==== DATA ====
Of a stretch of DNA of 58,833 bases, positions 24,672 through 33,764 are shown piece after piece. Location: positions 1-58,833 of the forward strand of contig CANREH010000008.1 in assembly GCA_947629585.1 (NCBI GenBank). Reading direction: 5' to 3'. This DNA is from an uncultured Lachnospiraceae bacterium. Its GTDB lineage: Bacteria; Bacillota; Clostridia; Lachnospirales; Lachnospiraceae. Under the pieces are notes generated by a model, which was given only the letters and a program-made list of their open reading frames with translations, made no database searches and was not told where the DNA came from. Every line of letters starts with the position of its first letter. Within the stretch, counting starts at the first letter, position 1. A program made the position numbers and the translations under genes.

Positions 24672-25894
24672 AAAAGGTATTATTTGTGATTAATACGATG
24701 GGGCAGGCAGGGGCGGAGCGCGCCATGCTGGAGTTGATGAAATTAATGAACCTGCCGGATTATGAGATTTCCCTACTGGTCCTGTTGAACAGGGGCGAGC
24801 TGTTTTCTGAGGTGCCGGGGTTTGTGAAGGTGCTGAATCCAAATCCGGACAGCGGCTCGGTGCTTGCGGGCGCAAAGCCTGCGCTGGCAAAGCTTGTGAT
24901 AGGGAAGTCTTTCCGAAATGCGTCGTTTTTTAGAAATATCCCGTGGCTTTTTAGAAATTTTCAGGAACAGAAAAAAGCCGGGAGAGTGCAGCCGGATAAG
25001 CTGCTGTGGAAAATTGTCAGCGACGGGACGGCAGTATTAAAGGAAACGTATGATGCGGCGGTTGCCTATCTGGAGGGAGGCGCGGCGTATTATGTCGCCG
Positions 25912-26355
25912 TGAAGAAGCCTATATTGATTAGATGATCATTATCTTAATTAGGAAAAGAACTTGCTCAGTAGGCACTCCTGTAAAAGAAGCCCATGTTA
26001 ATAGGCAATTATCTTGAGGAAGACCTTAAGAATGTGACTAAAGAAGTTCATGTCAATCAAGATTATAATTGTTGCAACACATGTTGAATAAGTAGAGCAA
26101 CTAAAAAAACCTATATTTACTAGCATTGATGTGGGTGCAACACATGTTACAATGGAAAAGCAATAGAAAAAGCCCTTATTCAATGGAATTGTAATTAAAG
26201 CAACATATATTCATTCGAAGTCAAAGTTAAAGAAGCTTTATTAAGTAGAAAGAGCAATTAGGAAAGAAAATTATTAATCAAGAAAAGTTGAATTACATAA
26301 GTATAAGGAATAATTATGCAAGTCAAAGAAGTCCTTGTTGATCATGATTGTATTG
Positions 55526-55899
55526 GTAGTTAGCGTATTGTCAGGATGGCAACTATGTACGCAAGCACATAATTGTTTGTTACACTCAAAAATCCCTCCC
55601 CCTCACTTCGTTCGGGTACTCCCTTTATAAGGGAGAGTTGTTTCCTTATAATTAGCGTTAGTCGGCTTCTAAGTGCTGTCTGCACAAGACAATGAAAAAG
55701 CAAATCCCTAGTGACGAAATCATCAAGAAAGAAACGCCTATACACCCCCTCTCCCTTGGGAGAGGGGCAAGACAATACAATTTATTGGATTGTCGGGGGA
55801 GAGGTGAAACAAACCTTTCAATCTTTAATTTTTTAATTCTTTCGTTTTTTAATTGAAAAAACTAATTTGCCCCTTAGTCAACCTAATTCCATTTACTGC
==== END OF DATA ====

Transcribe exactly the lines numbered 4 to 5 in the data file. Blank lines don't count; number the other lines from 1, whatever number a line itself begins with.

24701 GGGCAGGCAGGGGCGGAGCGCGCCATGCTGGAGTTGATGAAATTAATGAACCTGCCGGATTATGAGATTTCCCTACTGGTCCTGTTGAACAGGGGCGAGC
24801 TGTTTTCTGAGGTGCCGGGGTTTGTGAAGGTGCTGAATCCAAATCCGGACAGCGGCTCGGTGCTTGCGGGCGCAAAGCCTGCGCTGGCAAAGCTTGTGAT